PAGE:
Fruit Trees & Perennials
On this week’s show, Greg and Travis talk about growing fruit trees and perennials on the homestead. They discuss many different types of fruit trees and bushes that they like to grow on their own homestead. These include mulberries, blackberries, blueberries, figs, and muscadines. Many of these fruits require very little maintenance once established. In early spring, mulberries are usually the first to produce fruit. These grow on a tree and look much like blackberries, but they don’t have the larger seeds like blackberries and tend to be a little sweeter. Although wild, thorned blackberries are very prevalent in the south, they prefer growing the thornless varieties. The thornless varieties are not quite as sweet as the wild varieties, but they are larger and much easier to harvest. When growing thornless blackberries, you may want to consider some type of trellising system to contain the plants. Once they become established they are pest, disease, and insect resistant. They guys like to use them to make wine, jam, and pies out of them. Fig trees are also a great addition to any homestead. Greg talks about the fig tree program at Louisiana State University and how new varieties are being developed for improved production and better flavor. Most of the older trees you see are the Brown Turkey variety, but some of the new varieties make larger, more attractive fruits.
Show and Tell Segment
In the show and tell segment, the guys talk about lettuce that they’ve been harvesting from their gardens. They mention the Salanova varieties that are highly acclaimed, although they do tend to have some issues with the bottom beginning to rot if left in the ground too long. However, they seem to be very insect and disease resistant. There are also many varieties such as Adriana which provide a great substitute with a more affordable seed price. The guys have some Blue Belle variety of potatoes that they have harvested from the garden. They have had a bumper crop of potatoes during this growing season. Travis has a Bravo variety of radish that was harvested from his garden. This variety is a purple radish that has a really pretty inside. Greg shows off an eggplant variety that they had started trialing in their demonstration garden at the SunBelt Expo several years ago. Unlike your regular eggplants, this variety is called Ichiban or Japanese eggplant. A more slender eggplant that offers great flavor, Greg uses it mainly for frying. The tool of the week is the new single tine cultivator that works perfectly for close weeding and cultivating in the garden area.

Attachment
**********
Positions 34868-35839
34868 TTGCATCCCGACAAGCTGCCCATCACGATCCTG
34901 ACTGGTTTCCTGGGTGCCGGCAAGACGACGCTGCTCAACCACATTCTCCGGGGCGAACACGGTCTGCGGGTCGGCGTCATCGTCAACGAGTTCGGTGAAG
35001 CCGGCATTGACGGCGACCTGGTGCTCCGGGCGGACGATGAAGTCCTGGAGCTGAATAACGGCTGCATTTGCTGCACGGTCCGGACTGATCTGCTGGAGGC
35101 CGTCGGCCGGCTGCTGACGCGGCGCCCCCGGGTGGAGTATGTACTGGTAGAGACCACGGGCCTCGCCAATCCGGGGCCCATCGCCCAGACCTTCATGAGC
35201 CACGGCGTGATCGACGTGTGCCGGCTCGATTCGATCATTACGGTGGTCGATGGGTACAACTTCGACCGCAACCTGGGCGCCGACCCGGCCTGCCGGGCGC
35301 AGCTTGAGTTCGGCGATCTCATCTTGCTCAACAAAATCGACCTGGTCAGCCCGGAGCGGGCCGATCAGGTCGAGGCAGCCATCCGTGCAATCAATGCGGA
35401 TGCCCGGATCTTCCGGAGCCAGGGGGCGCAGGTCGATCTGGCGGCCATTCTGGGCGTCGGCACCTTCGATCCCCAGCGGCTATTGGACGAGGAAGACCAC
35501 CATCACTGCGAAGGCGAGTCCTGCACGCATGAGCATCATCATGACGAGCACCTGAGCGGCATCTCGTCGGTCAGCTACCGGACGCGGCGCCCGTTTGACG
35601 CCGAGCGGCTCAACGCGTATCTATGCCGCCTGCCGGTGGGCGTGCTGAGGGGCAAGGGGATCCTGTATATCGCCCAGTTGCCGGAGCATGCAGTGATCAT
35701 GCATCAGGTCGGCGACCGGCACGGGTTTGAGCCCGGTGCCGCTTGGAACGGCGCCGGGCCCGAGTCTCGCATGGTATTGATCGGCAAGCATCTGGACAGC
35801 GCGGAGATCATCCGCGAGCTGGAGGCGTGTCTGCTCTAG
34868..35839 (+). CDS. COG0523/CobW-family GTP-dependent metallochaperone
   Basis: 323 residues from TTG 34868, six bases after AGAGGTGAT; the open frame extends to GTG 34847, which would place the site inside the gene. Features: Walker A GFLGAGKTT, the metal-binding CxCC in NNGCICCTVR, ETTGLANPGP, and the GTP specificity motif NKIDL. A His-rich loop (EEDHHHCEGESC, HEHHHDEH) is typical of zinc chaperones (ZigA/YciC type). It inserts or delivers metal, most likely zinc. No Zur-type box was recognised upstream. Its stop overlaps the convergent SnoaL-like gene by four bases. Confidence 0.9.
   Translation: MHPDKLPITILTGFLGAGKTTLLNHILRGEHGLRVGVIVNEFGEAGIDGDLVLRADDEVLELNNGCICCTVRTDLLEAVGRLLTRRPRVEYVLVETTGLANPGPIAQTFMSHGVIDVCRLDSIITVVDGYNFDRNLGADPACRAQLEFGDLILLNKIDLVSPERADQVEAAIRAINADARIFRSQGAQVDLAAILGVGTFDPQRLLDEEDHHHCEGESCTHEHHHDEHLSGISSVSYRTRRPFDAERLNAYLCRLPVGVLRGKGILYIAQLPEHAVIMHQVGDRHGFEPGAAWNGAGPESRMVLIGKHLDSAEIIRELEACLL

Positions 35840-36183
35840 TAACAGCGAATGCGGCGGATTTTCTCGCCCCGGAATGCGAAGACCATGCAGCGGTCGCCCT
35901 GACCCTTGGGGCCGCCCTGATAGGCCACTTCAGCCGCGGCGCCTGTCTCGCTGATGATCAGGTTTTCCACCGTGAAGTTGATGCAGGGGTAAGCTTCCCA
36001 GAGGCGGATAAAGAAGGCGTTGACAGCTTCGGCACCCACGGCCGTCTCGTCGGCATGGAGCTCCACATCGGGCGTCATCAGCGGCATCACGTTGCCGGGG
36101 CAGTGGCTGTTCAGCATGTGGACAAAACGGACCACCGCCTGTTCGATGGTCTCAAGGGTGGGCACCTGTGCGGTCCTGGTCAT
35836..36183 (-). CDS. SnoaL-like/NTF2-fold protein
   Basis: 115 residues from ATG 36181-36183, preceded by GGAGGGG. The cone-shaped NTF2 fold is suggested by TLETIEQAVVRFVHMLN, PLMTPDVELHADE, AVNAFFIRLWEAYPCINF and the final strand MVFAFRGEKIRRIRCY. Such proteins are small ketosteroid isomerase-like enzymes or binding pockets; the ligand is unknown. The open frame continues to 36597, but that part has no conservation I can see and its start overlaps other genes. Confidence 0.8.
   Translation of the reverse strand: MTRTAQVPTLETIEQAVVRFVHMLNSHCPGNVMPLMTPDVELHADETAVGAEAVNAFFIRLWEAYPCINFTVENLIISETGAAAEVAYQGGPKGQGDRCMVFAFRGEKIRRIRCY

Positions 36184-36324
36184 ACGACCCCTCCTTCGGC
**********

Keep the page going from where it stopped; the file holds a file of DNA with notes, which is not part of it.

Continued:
Viewer Questions Segment
In the question and answer segment, the guys answer questions about cover crops and squash bugs. They talk about their preferred cover crops and what time of year is ideal for growing each. Greg has become a big advocate for cover crops in the garden because they add many benefits to your soil nutrients and reduce nematode pressure. They like to use cover crops like Broadleaf Mustard, Sunn Hemp, Hairy Vetch, or Crimson Clover. When using cover crops some of them can be invasive so you should incorporate them back into the soil before they reseed in the garden. They also discuss controlling squash bugs with all-natural and organic insecticides. These type of controls require spraying the plants when they are in the young stage and preventing adults from establishing in the population. Neem Oil, Spinosad, and Pyrethrin can all rotated around and used to control the squash bugs in the vegetable garden.